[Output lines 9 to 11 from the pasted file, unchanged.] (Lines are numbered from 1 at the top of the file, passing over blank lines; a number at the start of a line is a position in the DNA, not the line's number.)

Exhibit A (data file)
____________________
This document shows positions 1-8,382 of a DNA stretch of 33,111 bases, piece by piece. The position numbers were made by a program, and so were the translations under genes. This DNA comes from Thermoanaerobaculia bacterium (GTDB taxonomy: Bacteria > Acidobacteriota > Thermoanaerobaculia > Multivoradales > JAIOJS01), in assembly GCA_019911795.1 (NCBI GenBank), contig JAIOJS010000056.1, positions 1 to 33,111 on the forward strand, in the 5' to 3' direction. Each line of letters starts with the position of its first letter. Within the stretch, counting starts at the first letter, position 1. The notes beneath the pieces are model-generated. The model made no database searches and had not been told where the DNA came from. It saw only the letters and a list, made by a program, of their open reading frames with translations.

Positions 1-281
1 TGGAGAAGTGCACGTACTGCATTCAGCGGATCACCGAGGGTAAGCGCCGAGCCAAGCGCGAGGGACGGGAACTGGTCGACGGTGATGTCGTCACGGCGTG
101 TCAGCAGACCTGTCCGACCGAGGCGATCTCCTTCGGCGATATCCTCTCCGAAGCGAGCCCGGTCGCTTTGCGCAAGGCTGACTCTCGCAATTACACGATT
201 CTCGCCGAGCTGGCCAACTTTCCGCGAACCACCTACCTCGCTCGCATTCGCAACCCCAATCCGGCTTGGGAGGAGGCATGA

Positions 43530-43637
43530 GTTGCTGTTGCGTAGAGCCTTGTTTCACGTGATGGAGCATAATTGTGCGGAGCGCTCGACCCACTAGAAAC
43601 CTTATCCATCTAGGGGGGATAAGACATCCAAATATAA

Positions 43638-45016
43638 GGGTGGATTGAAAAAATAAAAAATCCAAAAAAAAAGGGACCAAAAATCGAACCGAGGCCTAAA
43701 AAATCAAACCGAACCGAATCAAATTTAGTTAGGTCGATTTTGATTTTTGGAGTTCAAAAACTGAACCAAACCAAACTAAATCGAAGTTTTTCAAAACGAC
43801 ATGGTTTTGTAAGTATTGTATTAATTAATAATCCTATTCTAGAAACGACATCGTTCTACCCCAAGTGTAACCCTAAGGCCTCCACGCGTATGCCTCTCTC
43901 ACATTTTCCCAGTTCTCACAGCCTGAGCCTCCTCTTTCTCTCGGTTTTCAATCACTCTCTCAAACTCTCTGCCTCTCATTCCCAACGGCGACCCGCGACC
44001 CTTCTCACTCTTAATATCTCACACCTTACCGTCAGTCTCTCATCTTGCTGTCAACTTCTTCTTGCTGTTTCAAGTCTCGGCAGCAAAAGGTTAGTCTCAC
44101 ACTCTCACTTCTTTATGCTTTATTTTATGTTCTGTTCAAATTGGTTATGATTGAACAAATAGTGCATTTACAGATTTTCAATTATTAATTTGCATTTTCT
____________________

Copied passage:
Positions 43638-45016
43638 GGGTGGATTGAAAAAATAAAAAATCCAAAAAAAAAGGGACCAAAAATCGAACCGAGGCCTAAA
43701 AAATCAAACCGAACCGAATCAAATTTAGTTAGGTCGATTTTGATTTTTGGAGTTCAAAAACTGAACCAAACCAAACTAAATCGAAGTTTTTCAAAACGAC